In discussions on morality the conversation often stagnates around David Hume’s Is-Ought dilemma. The dilemma is that you cannot get from a truth claim about how something is to a values claim about what you should do about it. The problem is often plugged with more “is” claims—like the nature of God—in order to tell… Continue reading The “Ought” Problem
Apparently Ray Comfort still exists. Not only that, but apparently he's done some documentary, or something. On principle, I'm not going to tell you what it's called. Instead, I am going to show you the pictures he's given his followers to promote the documentary. Although these are promotional pictures, I'm not going to promote the… Continue reading Ray Comfort’s Promotional Pictures “The Primates”: theatrically displaying ignorance, again
It is irrational to belief that Jesus rose from the dead. I made that argument a while ago, using mostly the Bible and Dr Bart Ehrman as sources. My argument was that we have laughably unreliable, inconsistent, outdated oral tales supposedly based on second-hand eye-witness accounts that Jesus’ tomb was found empty three days after… Continue reading Jesus’ Resurrection: best explanation of the evidence
I have, in an earlier post, made a passing reference to transience. It got no traction at all, and now I want to talk about transience in the sense of atheism and, more correctly, humanism; transience is the very thing that endows us with value and worth. I want to compare that to a world… Continue reading We Hope You Enjoyed Your Journey: why the passing of life is why we should care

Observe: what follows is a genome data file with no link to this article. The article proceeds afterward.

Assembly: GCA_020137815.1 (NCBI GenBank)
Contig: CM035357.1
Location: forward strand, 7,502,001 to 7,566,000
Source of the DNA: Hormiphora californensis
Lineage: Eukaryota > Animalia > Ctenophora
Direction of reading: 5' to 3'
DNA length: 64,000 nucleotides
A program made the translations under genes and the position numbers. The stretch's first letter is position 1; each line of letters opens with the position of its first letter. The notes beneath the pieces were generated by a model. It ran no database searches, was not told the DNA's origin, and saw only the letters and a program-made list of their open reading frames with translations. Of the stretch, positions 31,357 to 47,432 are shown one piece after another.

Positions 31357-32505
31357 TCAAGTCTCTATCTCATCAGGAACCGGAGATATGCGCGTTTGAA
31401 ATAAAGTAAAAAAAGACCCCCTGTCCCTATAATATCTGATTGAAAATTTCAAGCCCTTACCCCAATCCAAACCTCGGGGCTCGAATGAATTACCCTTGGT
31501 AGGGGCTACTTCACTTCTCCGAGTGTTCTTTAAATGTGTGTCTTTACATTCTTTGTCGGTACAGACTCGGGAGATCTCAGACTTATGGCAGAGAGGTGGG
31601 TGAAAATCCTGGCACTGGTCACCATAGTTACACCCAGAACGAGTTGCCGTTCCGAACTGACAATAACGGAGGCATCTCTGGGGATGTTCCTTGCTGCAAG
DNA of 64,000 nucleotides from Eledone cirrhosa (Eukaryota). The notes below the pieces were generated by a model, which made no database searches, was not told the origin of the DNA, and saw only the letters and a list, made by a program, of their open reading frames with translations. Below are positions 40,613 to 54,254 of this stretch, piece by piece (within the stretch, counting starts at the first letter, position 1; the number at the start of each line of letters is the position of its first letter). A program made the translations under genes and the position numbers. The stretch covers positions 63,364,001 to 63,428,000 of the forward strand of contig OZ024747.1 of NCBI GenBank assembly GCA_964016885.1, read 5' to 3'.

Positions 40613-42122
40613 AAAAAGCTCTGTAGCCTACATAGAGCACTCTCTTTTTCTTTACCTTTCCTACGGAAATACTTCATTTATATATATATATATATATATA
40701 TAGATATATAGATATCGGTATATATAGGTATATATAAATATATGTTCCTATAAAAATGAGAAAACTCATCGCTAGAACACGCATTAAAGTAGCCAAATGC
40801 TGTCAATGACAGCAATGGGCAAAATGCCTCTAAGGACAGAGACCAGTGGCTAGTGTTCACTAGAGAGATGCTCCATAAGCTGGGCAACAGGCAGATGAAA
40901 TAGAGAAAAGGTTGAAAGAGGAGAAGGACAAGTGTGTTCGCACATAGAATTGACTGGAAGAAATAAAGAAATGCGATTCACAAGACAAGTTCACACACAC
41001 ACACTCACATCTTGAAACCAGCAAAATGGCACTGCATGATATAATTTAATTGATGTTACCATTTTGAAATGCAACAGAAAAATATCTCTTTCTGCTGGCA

Morality is an issue that I like to write on simply because I find it cathartically simple and reassuringly complex at the same time. That paradox is aligned with my own moral standing, which is Sam Harris’ Moral Landscape (approximately), which my regular readers will already know. The simplicity comes from the simple mantra of… Continue reading Deep in Rivers of The Moral Landscape: secular morality drowns religious morality
In a previous post I made a call for a new informal fallacy: The Nietzsche fallacy. But as another blogger pointed out, I did do a rather poor job of explaining it; it needs some expansion (the post was in the series of twenty posts I wrote on the book God or Godless?. The book… Continue reading The Nietzsche Fallacy
In my tired stupor of writing my responses to the book God or Godless? I forgot to do something very important. When I talked about the implications of God commanding child sacrifice I forgot to go back to the source to see if the book ever actually says that: does God command child sacrifice? And… Continue reading Did God Command Child Sacrifice?
So this is it. Nearly a month of reading for you (and a weekend of writing for me, I knocked all these posts out at nearly the same time and just scheduled them to be one daily. There’s no telling what I have gotten up to while these were uploading themselves) and the climax to… Continue reading 20. The Biblical God is an Incompetent Redeemer
Jesus had a brother. This brother doubted there was anything divine about Jesus (a great guy, but God? He ain’t heavy… he’s my brother). But after Jesus’ death his brother—James—lead the Jerusalem Christians. Why would he turn from a doubter to a believer? On a related note, I received a junk email from a girl… Continue reading 19. Jesus was Resurrected, so Who do You Think Resurrected Him?
I’ve nearly finished my series of my two cents on the book God or Godless? If you haven’t read all of my post yet, go back to the first post to get a sense of what I’m doing. Or don’t, it’s all the same. Unlikely things happen. Very unlikely things happen less often. Near-impossible things… Continue reading 17. God Best Explains the Miracles in People’s Lives